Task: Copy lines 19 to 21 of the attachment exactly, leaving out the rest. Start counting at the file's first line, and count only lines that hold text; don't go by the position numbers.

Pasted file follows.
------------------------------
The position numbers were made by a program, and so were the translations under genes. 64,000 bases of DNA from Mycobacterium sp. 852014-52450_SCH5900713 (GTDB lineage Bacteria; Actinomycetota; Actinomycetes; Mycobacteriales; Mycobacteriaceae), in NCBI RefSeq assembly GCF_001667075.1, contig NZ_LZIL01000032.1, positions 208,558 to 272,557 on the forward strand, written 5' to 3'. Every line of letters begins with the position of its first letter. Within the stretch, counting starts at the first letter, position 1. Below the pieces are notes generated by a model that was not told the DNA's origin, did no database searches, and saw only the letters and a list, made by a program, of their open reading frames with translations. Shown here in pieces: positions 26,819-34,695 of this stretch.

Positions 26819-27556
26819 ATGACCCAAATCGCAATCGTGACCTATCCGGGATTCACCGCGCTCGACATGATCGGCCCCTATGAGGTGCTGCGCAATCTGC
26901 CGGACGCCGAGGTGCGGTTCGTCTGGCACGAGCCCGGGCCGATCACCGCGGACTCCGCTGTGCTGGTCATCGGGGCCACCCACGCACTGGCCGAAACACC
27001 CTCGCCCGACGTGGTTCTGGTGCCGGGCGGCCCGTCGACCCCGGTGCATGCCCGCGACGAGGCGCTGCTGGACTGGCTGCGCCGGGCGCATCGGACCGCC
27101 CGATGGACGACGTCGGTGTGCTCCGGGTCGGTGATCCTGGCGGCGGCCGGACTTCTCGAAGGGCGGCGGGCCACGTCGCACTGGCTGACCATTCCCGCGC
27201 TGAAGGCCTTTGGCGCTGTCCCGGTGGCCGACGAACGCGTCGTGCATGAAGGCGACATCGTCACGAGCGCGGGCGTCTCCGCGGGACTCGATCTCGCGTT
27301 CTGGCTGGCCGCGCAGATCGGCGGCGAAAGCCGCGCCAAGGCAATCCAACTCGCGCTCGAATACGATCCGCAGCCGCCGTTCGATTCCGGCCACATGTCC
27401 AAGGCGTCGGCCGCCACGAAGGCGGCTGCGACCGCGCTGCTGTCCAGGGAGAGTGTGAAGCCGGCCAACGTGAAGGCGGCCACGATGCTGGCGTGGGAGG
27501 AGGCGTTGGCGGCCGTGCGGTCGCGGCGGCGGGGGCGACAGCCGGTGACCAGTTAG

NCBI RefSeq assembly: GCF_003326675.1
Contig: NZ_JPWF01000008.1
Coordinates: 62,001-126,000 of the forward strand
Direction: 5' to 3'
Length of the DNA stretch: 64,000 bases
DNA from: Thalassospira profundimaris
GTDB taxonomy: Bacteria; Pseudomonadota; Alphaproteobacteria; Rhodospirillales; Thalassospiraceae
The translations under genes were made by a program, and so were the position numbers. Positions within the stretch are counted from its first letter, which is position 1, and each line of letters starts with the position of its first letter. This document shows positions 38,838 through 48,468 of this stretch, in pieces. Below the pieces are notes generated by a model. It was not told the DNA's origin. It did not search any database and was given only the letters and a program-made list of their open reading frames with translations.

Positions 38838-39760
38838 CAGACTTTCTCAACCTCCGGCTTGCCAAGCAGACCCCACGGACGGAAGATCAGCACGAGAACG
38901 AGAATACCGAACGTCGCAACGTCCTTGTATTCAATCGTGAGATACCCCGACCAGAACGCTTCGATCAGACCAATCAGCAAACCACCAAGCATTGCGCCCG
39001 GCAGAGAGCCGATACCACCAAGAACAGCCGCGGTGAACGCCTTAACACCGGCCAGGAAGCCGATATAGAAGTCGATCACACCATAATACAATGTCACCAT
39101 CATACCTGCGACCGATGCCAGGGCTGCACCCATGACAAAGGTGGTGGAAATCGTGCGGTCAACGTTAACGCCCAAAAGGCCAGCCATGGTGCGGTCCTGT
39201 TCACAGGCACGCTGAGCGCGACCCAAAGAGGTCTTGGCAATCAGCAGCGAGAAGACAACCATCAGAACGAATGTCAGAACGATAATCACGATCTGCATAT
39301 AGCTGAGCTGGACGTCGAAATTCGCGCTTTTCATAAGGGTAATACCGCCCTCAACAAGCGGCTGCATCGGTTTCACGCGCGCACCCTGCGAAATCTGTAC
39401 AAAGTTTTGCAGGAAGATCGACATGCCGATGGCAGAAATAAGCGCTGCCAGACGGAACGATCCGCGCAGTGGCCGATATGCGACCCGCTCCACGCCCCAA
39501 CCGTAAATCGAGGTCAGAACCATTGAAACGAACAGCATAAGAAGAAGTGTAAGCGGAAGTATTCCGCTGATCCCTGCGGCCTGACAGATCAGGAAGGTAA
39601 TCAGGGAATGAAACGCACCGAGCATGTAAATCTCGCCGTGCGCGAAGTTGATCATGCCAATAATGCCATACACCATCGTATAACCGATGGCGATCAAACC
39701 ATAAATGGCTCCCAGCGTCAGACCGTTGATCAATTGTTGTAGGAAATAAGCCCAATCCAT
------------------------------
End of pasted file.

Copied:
Positions 38838-39760
38838 CAGACTTTCTCAACCTCCGGCTTGCCAAGCAGACCCCACGGACGGAAGATCAGCACGAGAACG
38901 AGAATACCGAACGTCGCAACGTCCTTGTATTCAATCGTGAGATACCCCGACCAGAACGCTTCGATCAGACCAATCAGCAAACCACCAAGCATTGCGCCCG